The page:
I’ve had a good year. Every other sit, I’ve seen deer, which is rare indeed for a public land hunter in the Northeast. I managed to take my first deer with a bow earlier this season, and Thanksgiving morning, a big doe walked in front of my gun sights.

I love it when a plan comes together, as Hannibal would say. The doe hunt started the night before with the annual family warning: “You better be home by 1 p.m. supper!”

My uncle and I took the canoe across a local river to a piece we hoped was untouched by less enterprising hunters. It was the last day of Connecticut’s shotgun A season. I set up on a side hill, overlooking two fallow fields. The deer did what they were supposed to do – at about 8 a.m. they walked the ribbon woods between the two fields, about 70 yards below my stand.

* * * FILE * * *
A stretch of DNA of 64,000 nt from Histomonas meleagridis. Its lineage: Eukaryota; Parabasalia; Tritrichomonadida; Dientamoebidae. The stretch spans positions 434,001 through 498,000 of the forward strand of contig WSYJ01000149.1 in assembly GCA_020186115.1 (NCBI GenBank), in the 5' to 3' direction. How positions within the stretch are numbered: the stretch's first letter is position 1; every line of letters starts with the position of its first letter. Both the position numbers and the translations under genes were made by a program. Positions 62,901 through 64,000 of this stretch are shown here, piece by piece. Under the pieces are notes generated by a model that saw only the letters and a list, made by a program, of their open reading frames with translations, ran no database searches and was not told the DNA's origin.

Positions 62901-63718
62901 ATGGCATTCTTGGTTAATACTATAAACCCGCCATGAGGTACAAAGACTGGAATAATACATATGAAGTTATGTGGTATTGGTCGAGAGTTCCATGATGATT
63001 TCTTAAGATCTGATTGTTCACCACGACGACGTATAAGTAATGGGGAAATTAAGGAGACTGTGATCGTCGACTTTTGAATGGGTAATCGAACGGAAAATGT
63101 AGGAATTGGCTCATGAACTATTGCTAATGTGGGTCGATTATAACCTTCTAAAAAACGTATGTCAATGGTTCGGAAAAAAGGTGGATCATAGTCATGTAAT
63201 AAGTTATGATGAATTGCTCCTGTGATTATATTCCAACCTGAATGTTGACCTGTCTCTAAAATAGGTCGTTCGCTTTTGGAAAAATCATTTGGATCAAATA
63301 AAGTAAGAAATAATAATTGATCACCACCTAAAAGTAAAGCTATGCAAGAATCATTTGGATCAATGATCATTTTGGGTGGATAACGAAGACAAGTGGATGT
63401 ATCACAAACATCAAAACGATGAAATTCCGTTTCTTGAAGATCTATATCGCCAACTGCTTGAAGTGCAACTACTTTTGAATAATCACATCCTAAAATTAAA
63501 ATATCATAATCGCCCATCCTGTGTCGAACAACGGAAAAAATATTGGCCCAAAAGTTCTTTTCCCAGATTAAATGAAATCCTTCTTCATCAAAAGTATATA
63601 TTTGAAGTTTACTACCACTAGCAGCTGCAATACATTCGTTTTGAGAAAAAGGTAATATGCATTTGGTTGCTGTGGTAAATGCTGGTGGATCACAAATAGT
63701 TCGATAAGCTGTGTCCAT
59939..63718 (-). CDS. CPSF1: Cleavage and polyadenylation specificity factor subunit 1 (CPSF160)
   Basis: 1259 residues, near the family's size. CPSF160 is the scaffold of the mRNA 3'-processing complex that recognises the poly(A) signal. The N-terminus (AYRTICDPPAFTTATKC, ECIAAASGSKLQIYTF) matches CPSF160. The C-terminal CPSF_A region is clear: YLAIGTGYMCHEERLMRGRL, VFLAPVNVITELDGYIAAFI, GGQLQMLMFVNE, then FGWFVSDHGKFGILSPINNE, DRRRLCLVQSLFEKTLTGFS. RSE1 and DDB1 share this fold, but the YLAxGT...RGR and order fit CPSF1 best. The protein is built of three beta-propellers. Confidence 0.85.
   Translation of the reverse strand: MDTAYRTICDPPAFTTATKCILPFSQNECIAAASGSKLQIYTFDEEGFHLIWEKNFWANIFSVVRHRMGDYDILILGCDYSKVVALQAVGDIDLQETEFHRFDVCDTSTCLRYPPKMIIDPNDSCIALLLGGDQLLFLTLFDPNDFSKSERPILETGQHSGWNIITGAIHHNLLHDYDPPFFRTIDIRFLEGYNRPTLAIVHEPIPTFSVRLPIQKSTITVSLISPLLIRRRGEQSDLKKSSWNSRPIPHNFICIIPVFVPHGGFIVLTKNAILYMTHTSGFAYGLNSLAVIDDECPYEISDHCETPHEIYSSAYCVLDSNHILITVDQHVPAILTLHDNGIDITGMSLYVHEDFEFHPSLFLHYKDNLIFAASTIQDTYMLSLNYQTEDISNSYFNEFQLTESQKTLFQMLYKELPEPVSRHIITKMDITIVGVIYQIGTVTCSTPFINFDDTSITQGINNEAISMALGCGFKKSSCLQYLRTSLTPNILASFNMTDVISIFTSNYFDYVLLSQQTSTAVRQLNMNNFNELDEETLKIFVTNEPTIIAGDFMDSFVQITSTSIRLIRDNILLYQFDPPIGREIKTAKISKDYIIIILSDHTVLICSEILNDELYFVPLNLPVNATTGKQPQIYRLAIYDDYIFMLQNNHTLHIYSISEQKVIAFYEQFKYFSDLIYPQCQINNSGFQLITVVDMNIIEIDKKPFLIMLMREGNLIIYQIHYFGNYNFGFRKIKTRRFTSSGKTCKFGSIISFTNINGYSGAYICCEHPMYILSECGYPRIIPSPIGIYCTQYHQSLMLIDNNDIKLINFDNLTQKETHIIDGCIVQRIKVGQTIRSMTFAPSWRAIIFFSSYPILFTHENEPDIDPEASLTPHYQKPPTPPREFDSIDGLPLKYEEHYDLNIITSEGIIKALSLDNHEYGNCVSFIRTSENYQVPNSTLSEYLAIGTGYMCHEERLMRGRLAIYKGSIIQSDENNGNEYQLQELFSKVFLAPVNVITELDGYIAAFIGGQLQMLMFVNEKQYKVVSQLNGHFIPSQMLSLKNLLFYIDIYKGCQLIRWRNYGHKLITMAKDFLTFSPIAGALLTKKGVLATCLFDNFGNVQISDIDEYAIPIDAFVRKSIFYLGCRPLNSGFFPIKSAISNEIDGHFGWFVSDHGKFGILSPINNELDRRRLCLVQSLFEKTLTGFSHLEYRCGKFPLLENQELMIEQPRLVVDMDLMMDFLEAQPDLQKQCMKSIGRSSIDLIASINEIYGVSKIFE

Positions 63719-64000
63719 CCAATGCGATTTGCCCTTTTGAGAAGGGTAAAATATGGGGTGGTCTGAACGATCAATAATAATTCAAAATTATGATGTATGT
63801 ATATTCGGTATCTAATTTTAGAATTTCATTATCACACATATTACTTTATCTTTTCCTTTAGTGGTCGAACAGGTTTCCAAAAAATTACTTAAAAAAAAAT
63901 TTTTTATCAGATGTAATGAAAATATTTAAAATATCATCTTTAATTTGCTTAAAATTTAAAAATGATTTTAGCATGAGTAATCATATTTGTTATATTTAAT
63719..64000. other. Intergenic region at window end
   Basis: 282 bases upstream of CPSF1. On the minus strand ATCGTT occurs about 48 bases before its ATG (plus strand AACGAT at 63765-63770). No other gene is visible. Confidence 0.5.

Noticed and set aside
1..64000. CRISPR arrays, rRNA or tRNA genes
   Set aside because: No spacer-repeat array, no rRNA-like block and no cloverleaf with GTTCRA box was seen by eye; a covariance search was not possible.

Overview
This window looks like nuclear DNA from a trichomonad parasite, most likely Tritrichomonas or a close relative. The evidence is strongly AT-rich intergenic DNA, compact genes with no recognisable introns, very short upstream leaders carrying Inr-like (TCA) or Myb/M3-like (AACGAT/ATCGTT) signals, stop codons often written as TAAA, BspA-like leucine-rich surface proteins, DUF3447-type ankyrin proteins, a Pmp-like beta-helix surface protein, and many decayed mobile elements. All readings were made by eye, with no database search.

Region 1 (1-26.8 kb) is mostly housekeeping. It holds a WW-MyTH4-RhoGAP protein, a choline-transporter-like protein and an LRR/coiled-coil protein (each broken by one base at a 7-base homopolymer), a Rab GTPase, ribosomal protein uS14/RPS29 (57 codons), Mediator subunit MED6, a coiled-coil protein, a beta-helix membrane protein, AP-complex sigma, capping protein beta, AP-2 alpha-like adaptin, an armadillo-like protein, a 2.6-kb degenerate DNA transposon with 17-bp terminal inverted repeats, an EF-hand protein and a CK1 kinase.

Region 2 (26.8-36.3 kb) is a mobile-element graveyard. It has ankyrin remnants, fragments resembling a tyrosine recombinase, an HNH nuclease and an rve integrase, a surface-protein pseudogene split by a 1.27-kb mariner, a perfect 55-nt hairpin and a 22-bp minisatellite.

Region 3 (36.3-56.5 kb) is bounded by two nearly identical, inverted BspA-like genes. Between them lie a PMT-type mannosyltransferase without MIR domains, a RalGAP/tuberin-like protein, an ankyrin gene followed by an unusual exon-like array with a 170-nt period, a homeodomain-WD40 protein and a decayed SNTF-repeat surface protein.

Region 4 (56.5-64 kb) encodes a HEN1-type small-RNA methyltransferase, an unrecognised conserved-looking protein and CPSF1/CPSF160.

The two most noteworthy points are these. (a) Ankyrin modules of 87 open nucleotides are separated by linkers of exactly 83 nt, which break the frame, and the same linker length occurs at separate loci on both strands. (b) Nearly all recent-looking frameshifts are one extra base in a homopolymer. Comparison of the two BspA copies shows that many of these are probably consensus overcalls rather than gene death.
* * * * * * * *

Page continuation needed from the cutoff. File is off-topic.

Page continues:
The bullet did what it was supposed to do, too. The Federal Barnes Expander, 20 gauge slug, opened right up. She was quartering to rather dramatically, almost a frontal shot, and the bullet went in at the lungs, cut down the length of her, and lodged in the back ham.

A short downhill drag to the canoe, and I was helping set the table at 10 a.m. My hunts never seem to work that smoothly. It made for an especially thankful holiday.